MU corn tests show good yields despite weather

Dec 07, 2023

The University of Missouri corn hybrid yield testing program reflected another eventful crop year in the state. The university has been conducting corn yield trials since the 1930s, first publishing results in 1937.

MU senior research specialist Mark Wieberg says it was a generally dry year.

“It definitely was dry,” he says. “We had a dry spring, which helped us get the crops in in a timely manner.”

The researchers did have to replant some corn in the Southeast region.

“The biggest challenge was probably the Southeast region,” Wieberg says. “After we planted it turned cold and wet and we had to replant some.”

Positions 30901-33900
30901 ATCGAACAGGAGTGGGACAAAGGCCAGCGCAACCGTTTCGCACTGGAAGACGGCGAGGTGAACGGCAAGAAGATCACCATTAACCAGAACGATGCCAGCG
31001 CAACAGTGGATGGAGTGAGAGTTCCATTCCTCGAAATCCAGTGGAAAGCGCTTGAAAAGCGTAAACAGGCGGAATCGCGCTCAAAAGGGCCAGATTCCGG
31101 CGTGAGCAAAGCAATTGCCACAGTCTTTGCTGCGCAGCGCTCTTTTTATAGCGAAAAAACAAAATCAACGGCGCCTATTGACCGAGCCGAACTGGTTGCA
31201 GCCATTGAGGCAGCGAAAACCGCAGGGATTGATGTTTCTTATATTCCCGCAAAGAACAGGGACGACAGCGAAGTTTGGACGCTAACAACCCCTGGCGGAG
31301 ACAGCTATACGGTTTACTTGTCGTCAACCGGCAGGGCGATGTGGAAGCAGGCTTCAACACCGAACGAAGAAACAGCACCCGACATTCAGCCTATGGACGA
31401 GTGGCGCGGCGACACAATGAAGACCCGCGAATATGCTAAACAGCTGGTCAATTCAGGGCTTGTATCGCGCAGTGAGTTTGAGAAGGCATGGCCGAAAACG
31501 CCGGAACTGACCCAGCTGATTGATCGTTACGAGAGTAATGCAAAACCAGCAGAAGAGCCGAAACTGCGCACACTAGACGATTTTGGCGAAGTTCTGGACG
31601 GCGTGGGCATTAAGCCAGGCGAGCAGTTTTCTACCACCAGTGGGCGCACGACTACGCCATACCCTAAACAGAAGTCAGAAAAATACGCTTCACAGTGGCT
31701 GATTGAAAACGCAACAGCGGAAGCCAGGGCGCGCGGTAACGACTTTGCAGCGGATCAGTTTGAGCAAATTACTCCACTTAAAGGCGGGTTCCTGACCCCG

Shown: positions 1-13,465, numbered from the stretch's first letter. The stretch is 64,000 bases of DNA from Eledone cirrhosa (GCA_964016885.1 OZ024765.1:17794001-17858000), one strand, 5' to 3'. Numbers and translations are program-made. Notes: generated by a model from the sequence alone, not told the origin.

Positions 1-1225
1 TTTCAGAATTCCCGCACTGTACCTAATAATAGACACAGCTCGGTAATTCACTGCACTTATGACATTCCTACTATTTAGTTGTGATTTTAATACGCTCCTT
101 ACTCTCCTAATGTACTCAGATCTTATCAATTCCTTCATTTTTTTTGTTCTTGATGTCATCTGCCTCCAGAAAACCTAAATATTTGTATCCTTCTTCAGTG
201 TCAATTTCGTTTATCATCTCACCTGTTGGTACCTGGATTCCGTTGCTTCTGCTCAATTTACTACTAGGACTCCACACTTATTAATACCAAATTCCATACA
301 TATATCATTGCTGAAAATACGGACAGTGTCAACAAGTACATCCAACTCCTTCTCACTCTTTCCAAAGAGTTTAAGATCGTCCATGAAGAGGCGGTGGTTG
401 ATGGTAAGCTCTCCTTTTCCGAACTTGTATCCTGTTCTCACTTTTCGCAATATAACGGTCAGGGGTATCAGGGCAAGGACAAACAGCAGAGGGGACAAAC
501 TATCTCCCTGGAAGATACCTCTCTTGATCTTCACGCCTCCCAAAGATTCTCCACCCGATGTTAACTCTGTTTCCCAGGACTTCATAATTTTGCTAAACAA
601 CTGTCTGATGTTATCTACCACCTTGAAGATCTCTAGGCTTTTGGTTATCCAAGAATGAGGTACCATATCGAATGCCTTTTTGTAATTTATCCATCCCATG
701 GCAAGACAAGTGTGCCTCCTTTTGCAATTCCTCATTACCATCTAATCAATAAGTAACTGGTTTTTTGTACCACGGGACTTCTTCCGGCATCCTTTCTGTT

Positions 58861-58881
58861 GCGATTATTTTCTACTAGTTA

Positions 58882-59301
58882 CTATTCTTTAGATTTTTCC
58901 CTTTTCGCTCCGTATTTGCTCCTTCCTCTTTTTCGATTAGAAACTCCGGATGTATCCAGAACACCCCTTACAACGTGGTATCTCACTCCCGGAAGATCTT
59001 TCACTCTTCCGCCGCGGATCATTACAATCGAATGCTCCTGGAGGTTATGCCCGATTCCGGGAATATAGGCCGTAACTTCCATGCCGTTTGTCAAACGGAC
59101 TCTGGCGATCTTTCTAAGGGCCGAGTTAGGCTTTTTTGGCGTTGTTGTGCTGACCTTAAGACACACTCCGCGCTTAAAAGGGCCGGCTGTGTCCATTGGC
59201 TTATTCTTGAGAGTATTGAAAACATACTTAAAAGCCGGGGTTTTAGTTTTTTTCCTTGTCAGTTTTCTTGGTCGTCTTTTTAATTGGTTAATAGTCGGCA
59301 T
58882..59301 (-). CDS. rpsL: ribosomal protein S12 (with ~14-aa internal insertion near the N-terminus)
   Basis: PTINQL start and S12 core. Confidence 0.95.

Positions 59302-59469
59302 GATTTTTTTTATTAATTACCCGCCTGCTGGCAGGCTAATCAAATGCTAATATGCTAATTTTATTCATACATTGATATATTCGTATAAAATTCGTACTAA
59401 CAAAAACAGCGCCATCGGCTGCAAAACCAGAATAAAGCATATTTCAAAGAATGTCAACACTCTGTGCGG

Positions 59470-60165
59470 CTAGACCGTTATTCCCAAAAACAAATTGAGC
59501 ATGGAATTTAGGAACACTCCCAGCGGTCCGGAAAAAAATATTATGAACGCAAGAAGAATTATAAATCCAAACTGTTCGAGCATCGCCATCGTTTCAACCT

Despite a generally dry year, some of the corn test plots did well, depending on when they caught rain and whether it was in time to help the corn.

“It wasn’t the amount of the rain, it was the timeliness,” Wieberg says.

As an example, the test site at Canton did not receive a lot of rain in total for the growing season, but the rain it did get came at very beneficial times.

In general, corn yields were good at the MU test plots.

“The corn yields were extremely good statewide,” Wieberg says. “The regional yields were pretty close to each other.”

But certain parts of the state did get very dry, and Wieberg says one farmer who provided land for a test plot said just a mile or two away, corn yields were lower because they did not catch the rains at the right time.

He says it was a strange year with the mostly good corn yields in MU’s yield testing, but some soybeans in the same areas struggled.

“We had the highest corn yield we ever had here at Columbia, and the beans (at Columbia) were some of the lower yielding in the state,” Wieberg says.

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